Also notice that we use the Gmail symbol here. This is a symbol that people are familiar with. Tons of people use Gmail and they’re used to getting notifications associated with this icon. So when people see it in a post on Facebook, it’s almost like telling their brain: “Oh, I need to check that.”
#5: Use CTR Analysis to Inform Your Paid Social Advertising
Now I’m going to share a process I use to help analyze and improve the performance of content on social media. This is a simple data-driven way to find out which content is performing the best. It can also help give you some ideas about what to do next time if a piece of content isn’t performing well.
It’s called doing a Click-Through Rate (CTR) Analysis.
The first step is to calculate your CTR for each post. Getting your CTR is pretty simple:
CTR = Link Clicks / Reach
Here’s where you’ll find those metrics:
(Notice you should NOT use “Post Clicks.” That will include people who clicked on your title or who clicked to “see more” without actually visiting your site to read the post.)
Do this for all your recent posts. Then I like to put them in a spreadsheet and rank them according to their CTR.
What I’ll do is separate the posts into 3 tiers (top, middle, bottom). Then I’ll take these actions based on where each post falls in that hierarchy:
Top CTR Posts
If a post is in the top 25% in terms of click-through rate, then I know that post is working well. So in that case I’ll just recirculate the post a week or so later, without changing anything about it.
(Remember, anytime you publish an organic post only a small percentage of your followers actually see it. So don’t worry about recirculating a post that you’ve already shared. There will be a lot less overlap than you think in terms of the people you reach.)
And after another few weeks, repackage and recirculate the post again! This time try something new—change the image or headline. In many cases you’ll find that you’re able to appeal to a different segment of your audience.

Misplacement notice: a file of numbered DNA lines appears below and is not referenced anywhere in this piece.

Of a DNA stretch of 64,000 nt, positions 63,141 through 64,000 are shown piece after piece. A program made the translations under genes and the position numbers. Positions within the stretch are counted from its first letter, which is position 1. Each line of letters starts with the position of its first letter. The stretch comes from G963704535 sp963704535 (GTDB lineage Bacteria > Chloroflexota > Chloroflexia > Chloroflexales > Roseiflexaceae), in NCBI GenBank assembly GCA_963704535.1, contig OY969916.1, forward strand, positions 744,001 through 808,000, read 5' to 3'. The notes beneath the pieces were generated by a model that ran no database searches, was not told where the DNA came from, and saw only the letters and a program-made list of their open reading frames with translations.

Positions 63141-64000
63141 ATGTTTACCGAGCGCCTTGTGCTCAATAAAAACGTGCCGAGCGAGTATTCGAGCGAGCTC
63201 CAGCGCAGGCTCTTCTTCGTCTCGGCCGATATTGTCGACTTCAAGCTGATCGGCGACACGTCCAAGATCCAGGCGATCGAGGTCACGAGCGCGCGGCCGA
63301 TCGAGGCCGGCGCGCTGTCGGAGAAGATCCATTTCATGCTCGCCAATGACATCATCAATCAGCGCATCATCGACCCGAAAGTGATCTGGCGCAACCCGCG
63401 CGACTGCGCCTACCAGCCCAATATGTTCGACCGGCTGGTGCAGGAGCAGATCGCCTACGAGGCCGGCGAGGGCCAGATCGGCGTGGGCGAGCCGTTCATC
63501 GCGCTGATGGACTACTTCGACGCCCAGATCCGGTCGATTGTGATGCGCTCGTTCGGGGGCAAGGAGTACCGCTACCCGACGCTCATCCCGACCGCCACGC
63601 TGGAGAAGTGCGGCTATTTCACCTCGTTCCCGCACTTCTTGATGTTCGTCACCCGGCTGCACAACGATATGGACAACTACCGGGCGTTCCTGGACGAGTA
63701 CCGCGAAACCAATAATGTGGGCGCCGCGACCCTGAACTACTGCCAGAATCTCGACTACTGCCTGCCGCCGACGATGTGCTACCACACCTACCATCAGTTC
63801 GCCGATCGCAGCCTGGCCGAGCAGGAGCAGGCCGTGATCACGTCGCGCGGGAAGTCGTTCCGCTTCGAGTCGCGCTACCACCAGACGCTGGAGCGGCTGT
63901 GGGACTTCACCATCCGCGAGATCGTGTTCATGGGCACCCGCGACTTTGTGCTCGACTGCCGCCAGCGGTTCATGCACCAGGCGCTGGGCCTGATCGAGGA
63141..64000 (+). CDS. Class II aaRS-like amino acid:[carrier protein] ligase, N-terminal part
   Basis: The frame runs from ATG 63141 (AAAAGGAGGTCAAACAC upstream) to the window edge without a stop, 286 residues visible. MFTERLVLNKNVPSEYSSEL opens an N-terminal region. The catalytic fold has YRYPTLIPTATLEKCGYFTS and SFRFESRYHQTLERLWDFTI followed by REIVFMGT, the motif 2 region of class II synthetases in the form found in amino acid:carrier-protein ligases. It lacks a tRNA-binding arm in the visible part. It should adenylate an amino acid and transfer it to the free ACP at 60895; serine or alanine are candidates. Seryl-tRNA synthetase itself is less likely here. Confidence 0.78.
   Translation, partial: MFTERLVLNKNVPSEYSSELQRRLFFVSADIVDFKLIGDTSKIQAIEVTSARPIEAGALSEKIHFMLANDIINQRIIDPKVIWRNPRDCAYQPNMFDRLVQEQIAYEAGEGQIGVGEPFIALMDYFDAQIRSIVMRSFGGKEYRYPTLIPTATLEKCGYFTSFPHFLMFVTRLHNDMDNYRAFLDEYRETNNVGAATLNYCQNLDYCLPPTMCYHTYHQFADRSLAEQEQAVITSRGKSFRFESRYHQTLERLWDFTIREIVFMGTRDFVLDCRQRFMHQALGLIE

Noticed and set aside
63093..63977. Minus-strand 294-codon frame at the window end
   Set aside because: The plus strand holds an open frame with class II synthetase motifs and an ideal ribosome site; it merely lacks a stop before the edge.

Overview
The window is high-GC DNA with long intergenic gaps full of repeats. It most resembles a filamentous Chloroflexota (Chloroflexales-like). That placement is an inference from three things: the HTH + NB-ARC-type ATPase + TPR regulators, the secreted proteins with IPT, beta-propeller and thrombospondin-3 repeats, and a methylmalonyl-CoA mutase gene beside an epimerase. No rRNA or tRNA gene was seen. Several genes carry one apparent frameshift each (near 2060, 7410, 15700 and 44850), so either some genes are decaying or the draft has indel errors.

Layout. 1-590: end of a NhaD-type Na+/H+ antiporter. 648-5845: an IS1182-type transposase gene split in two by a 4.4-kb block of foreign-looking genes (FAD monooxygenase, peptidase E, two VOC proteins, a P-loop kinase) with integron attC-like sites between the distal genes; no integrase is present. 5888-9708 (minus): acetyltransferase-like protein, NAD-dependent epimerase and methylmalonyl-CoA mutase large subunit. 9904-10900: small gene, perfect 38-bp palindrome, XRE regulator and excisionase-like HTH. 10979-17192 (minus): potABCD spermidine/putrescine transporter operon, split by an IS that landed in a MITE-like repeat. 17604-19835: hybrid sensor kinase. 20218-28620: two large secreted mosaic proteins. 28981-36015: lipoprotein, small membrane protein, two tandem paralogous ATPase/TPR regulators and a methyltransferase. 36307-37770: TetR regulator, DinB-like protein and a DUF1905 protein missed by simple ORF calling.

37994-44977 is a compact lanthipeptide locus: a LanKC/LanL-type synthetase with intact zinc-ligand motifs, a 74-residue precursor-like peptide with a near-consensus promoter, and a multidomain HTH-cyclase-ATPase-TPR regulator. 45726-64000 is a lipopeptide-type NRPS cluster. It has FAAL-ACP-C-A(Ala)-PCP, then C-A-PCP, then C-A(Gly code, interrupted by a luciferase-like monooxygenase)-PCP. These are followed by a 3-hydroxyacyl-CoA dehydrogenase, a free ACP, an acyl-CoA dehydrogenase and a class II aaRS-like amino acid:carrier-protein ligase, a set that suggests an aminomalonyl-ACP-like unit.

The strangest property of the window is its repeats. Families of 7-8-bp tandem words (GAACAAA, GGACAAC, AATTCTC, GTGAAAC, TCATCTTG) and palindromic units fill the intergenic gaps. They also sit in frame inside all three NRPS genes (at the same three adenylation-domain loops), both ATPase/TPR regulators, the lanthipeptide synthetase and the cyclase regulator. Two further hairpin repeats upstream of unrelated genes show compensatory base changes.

Middle CTR Posts
For any post that was middle-of-the-road in terms of its CTR, I won’t recirculate the post as it is. Instead, I’ll immediately repackage it to try and improve the appeal. Then I’ll recirculate the repackaged version to see if it gets more engagement than the original.
Bottom CTR Posts
For any underperforming post, you should also try to repackage and recirculate it. But in this case, if the repackaged version doesn’t improve performance then that’s a good indication that this piece of content just isn’t something that resonates with your social audience. If that happens I recommend you just stop trying to share this post on that network.
Now Translate This to Your Paid Advertising Efforts
Going through this CTR analysis process is fairly straightforward, but don’t underestimate it. It’s a really powerful way to find out which content is performing well, and it gives you a set of straightforward action items for each post based on its past performance.
And you can even use the insights you learn to help inform your paid social media advertising!
As you start to learn which posts are performing the best on social media, you’ll get a much better idea of which posts would be the smartest ones to boost. If you already know that a post had a high CTR when you published it organically, you can be pretty confident that that post will perform even better when you put a little money behind it.
And over time you’ll even start to learn which content topics are resonating best with your audience, which you can use to guide your content creation and paid advertising in the future.
Now Go and Implement!
Hopefully you now have a better idea of how to think about content in a way that can grow your brand while generating a positive ROI for your company.
Unless you’re a publisher, your content isn’t directly responsible for generating revenue. So you have to remember where your content fits into the customer journey, and optimize it to do a better job of achieving its top-of-funnel goals.
Whatever you do, don’t forget about the pie. It’s so important to make sure that you’re getting the best results possible from the effort you’re putting into your content. And that means presenting your content in a way that makes it as appealing as possible to your target audience.